Beneath the humour and the shared camaraderie, the thankfulness for email, Facebook, Skype and other forms of electronic communication, lies the heartache of being so far away from those we love. It is a situation that every missionary faces, no matter how well they are supported by those at home. Pam hides her grief as well as she can, for she knows that her happiness or lack of it weighs on me terribly. For myself? Well, I am a man, and we males compartmentalize pretty well, so I just keep those feelings buried as best I can. If I stopped to think of how much I am missing of my children’s and grandchildren’s lives, I wouldn’t be able to carry on.

In an eternity yet to come, we will share with our children and grandchildren all that we have missed. We will listen to their laughter and share in their joy and adventure. Christ will wipe away every tear, and heal every sorrow. He will affirm His call on our lives and explain patiently to those who condemn our service to Him that it was not callous disinterest in our families that brought us here, but an act of love and devotion to Him, and to a hurting world. And perhaps we will see how our own sorrowing hearts have been made more useful to Him in reaching those He loves in South-East Asia.

We are thoroughly enjoying this season of life in which we get to be parents of adult children which is, I might add,  much easier than being the parents of teenagers. There is real joy in seeing your family growing and enriched by new additions, without the pain and sleepless nights of childbirth.

Grandkids are a wonderful blessing but so too are those young adults that your children marry. Both Jon’s wife Nicole, and Liz’s husband, Greg, are just exactly the people that Steve and I prayed and hoped our children would marry: people that both enrich and fulfil our children’s lives.

Below is a little story told by Liz in a recent post on her blog, which gives some insight into the type of husband Greg is and why we are so thankful that he is part of our family.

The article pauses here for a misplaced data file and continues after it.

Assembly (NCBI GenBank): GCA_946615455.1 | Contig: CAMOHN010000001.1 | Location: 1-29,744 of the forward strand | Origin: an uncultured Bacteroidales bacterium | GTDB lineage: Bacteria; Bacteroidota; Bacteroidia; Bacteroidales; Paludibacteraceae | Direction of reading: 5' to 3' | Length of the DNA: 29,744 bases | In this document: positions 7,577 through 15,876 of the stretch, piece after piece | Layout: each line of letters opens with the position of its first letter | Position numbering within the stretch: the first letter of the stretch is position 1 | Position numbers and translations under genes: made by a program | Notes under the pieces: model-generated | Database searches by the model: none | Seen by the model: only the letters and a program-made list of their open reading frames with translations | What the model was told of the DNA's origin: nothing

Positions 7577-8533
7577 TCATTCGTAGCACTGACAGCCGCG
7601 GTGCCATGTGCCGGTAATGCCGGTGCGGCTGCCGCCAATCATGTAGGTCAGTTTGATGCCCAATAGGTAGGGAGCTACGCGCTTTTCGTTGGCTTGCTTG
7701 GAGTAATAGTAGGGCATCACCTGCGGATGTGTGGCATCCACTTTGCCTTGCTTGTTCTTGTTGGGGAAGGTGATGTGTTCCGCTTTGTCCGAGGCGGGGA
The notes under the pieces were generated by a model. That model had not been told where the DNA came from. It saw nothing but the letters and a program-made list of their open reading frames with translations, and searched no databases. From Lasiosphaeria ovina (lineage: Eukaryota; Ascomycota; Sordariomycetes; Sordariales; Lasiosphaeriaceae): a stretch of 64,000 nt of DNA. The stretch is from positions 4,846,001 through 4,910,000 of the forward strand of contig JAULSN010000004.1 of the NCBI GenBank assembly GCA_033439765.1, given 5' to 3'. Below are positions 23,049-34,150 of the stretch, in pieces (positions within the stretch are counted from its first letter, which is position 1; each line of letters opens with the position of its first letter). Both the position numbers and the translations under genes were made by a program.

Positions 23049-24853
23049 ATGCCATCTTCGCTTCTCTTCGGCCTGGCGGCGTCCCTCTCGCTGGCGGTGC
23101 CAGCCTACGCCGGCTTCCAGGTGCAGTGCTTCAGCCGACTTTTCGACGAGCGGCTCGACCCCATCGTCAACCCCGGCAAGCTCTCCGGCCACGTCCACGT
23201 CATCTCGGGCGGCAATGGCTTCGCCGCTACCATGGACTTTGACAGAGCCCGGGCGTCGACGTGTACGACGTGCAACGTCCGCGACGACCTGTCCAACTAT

Reason #185 Why I Love My Husband

Maybe a little background first so this all makes a little more sense: I usually take my engagement ring off at night to sleep. My fingers swell at night, and also the blankets get caught up on my diamonds. So I keep the wedding band on but I put the engagement ring in its box on my nightstand.

Due to my body’s continuing acts of mutiny, recently I’ve been feeling like a miserable, unattractive old prune. Which, needless to say, has made me more than a little insecure. But instead of being dismissive, or annoyed which is what I would probably be, each morning this week my amazing and incredibly supportive husband has picked up my ring and held my hand and asked me to marry him. Being proposed to by the man I love before the sun is even up every morning is a fantastic start to what would have been some hard days.

Of such kindnesses are long and healthy marriages made.

Pam is back in Cambodia for a series of meetings to continue to develop her community health and outreach initiative. I am simply on March Break and tagging along because Phnom Penh is such a neat city and a nice break from KL. Yes, I know, it is a strange life when one calls getting out of Kuala Lumpur a break from the routine. I do recognize the irony.

Phnom Penh continues to surprise me each time I come here, which is about once a year. Pam talks about the improvements she sees on her frequent visits, but it is hard to gauge without actually being here. There is a median divider down the middle of the main road leading from the airport into town now, eliminating the always dangerous stream of traffic that used to flow over into the oncoming lane, and there is even an overpass on the busiest intersection. This main thoroughfare is now cleaner and more ordered than many Malaysian roads. Will wonders never cease!